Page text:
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Police mistakenly impound Ontario man’s car. Now he’s out $4K

A Hamilton, Ont., motorist is out-of-pocket more than $4,000 and lost the use of his vehicle for 50 days after police towed and impounded the compact SUV, claiming it was likely stolen.

It wasn’t.

“I was very confused,” said Gerben Vanden Heuvel, 36, in an interview with Global News.

And so began his one-man effort to get it back.

“It was me against the system,” said Vanden Heuvel, explaining a frustrating, expensive and inconvenient experience trying to get anyone in that system to believe him.

Vanden Heuvel began driving a new, leased Toyota RAV-4 in 2018. When the lease ran out, he bought the vehicle in 2021 through the Toyota dealership in Hamilton.

He possessed the registration documents issued by the Ontario government, a pink insurance slip, and of course, a bill of sale.

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But on Feb. 23, on his way to work, Vanden Heuvel was pulled over by Hamilton police near Upper Centennial Parkway and Rymal Road. He says an officer, using a mobile licence plate scanner in the patrol car, informed him the Toyota wasn’t his.

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It was registered to someone else; he says he was told.

“As he (the police officer) explained, as I didn’t own the vehicle, I wasn’t allowed to be in the vehicle anymore,” Vanden Heuvel recalled, after which a tow truck was summoned and his vehicle was impounded.

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The cost of towing and 50 days of storage at the impound lot amounts to more than $4,000, Vanden Heuvel said.

Over several weeks, the 36-year-old paid visits to many local Service Ontario offices in an effort to identify and clear up the mistake so he could get his vehicle back.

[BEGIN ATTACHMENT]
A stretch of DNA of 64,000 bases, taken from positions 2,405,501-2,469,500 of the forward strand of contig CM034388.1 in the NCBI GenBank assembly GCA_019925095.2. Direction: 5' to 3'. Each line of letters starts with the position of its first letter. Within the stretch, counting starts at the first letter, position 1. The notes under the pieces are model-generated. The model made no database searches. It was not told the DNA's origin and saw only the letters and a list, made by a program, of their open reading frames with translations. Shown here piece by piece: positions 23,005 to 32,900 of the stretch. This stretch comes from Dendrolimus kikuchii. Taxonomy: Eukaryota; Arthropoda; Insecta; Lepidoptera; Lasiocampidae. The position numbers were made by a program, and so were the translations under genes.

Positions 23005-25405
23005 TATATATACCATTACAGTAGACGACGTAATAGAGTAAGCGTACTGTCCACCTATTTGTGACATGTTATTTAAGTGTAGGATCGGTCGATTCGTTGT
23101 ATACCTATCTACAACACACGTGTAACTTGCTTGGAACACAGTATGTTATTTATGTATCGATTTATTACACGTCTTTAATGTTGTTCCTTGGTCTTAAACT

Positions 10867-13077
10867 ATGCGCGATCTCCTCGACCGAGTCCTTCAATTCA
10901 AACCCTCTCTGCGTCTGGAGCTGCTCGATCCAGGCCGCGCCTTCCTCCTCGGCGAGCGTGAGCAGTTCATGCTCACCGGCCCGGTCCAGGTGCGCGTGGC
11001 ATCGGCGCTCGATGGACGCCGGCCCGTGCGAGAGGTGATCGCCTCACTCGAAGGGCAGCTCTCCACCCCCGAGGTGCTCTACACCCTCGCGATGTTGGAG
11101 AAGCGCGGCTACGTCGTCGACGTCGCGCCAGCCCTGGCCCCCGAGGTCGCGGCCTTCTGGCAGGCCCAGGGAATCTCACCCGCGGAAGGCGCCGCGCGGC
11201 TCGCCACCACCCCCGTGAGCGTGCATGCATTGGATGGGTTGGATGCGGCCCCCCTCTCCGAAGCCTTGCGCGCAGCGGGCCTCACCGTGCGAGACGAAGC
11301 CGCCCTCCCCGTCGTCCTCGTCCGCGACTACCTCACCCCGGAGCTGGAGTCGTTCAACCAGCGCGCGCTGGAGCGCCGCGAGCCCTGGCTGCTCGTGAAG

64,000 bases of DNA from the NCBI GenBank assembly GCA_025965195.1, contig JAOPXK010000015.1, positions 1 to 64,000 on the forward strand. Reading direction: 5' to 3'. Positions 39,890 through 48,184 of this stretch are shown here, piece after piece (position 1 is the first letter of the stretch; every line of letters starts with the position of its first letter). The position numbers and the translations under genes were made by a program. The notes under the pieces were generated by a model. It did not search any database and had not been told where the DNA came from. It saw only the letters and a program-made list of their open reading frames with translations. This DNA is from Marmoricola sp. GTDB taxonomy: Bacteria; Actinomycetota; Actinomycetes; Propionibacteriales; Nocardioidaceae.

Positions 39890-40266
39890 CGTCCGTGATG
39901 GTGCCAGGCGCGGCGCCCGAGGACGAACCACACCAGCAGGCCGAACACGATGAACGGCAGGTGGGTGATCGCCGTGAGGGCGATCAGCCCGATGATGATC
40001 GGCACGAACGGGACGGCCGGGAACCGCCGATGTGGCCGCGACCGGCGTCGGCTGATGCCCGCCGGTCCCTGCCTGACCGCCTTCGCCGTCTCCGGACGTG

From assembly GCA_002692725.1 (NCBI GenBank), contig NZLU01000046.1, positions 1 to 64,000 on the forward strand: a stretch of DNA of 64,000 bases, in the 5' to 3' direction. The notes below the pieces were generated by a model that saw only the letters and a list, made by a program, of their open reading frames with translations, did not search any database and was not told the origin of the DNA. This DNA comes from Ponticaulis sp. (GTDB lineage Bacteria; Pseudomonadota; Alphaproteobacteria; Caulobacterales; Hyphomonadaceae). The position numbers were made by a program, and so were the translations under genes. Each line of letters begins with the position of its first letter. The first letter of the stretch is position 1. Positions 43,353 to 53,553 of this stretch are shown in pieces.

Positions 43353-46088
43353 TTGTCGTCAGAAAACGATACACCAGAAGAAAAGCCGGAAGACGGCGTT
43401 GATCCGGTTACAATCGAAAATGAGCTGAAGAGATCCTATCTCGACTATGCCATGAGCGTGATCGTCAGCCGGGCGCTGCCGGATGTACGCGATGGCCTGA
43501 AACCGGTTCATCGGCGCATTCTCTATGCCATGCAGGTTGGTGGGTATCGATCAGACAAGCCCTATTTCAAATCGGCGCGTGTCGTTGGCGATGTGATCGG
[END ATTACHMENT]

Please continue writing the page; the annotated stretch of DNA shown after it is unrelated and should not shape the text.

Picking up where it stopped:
He called his local MPP for help, contacted the ministry of transportation, purchased a CARFAX vehicle history report, paid Service Ontario to release records, and sought to track down the supposed the owner of his vehicle, Mike’s Auto Parts, a company that no longer exists.

Eventually, after swearing an affidavit through a paralegal and incurring additional expenses, the ministry of transportation allowed Vanden Heuvel to get his car back.

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“They waved their magic wand and said the vehicle is mine again,” said Vanden Heuvel.

A spokesperson for the Ontario Ministry of Transportation told Global News the original mix-up was the fault of the auto dealership when the vehicle was registered.

They could not offer an explanation for why correcting the mistake would take 50 days.

Vanden Heuvel says he was earlier told by Service Ontario that the vehicle was re-registered to Mike’s Auto Parts one day after he bought out the lease from Redhill Toyota.

He says if that happened, it was without his consent or knowledge.

Vanden Heuvel says he was fortunate that a family member loaned him a vehicle during the period when his was wrongly in the impound lot.

Even so, the experience has cost him more than $4,000. He says he had to take about five days off work to research his predicament, gather documents and work to get his vehicle back.

He says he called Global News to try to ensure that others don’t find themselves in a similar situation as his.

What would he like to see happen now?

“Financial reimbursement would be great, but even to find out why it happened, how it happened.”

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&© 2024 Global News, a division of Corus Entertainment Inc.

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